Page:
ChessOK Aquarium is a revolutionary analysis, database and chess publishing tool, fully compatible with the world’s strongest chess playing engines, including Houdini 4. ChessOK Aquarium combines an easy-to-navigate interface with advanced analysis functions, game commenting, searching, powerful chess trees , playing against the computer, databases, advanced publishing options and many other features.
One of its unique features, Interactive Deep Analysis, is the most advanced chess analysis method available today. The purpose of IDeA is to analyze a position deeply and return as much information about it as possible to enable the user to get a better understanding of the nuances of any position. Its unique approach makes it an essential weapon in the arsenal of every serious player and analyst!
ChessOK Aquarium was developed by Convekta Ltd, widely known for such famous programs as Chess Assistant and CT-ART. Those of you who never used Aquarium should definitely consider trying out this most advanced chess interface.
Despite having numerous functions and customization options, Aquarium is easy to use navigate – thanks to a modern interface employing the Ribbon – an element you may be familiar with from the latest Microsoft Office products and some other modern programs. It provides means to make all options easily accessible without limiting the number of options.
Infinite Analysis Trees
One of the unique features of Aquarium is that it stores your infinite analysis results. If you run into the same position, even in a different database and even if it came up through a different move order, you can see that you have analyzed it before. Besides examining the result you can insert the variation and evaluation into the game you are currently viewing. You can also add a column with the infinite analysis tree to a tree configuration, so you can always see the evaluation of the different moves in the tree window.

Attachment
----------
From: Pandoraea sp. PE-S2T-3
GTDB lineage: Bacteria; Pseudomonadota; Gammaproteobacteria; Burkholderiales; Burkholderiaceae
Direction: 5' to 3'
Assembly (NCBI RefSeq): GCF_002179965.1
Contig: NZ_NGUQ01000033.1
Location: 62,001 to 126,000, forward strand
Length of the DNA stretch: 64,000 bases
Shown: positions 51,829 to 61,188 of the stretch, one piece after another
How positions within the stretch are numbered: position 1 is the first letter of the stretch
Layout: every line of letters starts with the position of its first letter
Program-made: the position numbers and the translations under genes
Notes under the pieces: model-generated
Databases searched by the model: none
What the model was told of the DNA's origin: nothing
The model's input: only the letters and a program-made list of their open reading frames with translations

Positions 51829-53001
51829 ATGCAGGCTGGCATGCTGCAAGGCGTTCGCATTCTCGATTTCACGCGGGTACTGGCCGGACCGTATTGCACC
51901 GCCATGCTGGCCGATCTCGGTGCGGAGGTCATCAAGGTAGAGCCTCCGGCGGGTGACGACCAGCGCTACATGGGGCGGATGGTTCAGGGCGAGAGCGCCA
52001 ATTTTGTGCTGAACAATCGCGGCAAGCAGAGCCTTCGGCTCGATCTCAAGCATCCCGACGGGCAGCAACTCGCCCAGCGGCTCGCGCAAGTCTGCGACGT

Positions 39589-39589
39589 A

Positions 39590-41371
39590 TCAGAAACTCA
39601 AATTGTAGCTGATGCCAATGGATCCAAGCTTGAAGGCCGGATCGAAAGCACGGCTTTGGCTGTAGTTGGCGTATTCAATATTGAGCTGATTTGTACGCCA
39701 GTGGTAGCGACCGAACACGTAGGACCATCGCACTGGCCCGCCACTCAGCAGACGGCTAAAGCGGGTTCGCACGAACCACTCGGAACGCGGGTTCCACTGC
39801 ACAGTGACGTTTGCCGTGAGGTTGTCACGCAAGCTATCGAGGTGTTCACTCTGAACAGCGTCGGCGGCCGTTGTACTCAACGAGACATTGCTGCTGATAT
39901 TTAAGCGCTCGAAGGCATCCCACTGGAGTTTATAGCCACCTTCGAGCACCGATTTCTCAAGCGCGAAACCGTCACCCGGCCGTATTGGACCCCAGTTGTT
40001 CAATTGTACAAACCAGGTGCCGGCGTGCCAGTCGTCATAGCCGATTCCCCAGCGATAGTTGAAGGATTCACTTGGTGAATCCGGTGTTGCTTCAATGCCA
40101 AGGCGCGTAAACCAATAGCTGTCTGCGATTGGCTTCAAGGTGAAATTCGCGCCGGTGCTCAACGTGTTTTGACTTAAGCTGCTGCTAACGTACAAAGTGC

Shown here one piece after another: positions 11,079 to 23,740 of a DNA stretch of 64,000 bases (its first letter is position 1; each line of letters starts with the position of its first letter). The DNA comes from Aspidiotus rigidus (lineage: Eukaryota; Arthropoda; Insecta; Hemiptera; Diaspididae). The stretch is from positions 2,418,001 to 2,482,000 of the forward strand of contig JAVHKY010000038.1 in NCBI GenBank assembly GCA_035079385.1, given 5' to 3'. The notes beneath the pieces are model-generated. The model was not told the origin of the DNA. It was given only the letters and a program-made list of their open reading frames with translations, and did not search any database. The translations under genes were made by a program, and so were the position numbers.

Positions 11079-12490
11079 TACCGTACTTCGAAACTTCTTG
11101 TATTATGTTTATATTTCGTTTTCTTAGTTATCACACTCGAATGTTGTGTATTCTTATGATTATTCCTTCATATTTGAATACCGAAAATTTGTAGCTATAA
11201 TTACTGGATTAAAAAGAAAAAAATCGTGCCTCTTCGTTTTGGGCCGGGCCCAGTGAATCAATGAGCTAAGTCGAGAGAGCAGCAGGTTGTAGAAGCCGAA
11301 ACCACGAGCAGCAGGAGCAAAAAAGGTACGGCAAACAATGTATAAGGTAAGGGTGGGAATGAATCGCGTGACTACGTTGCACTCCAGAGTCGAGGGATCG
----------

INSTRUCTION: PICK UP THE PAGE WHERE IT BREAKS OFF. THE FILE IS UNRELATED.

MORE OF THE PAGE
Interactive Deep Analysis (IDeA)
IDeA is one of the most advanced methods available for analyzing chess positions. In fact, it is more of an analysis environment rather than a simple analysis feature. Similar to “infinite analysis,” IDeA continues analyzing until you decide to stop it; however, the similarities end there.Instead of analyzing the same position forever, IDeA behaves like a strong chess player analyzing a position. If you ever studied Kotov’s Think Like a Grandmaster, you no doubt remember his well known advice to identify candidate moves and methodically examine them to build an “analysis tree.” This is how IDeA works.
The purpose of IDeA is to dig deeply into a position and return as much information about it as possible.IDeA keeps its analysis in a tree structure which is unlimited in size and the user can browse at will, even while the analysis is in progress.
Besides having a live view of how the analysis is evolving the user can also direct the analysis into the most interesting positions by excluding or adding positions and variations to the analysis queue.In short IDeA is a highly selective search controlled by Aquarium (and by the Aquarium user). Interesting lines are analyzed deeply but weak moves are only considered briefly or not at all.There is no doubt that Interactive Deep Analysis is a very powerful tool in the hands of the serious chess player.
Integration of IDeA and Infinite Analysis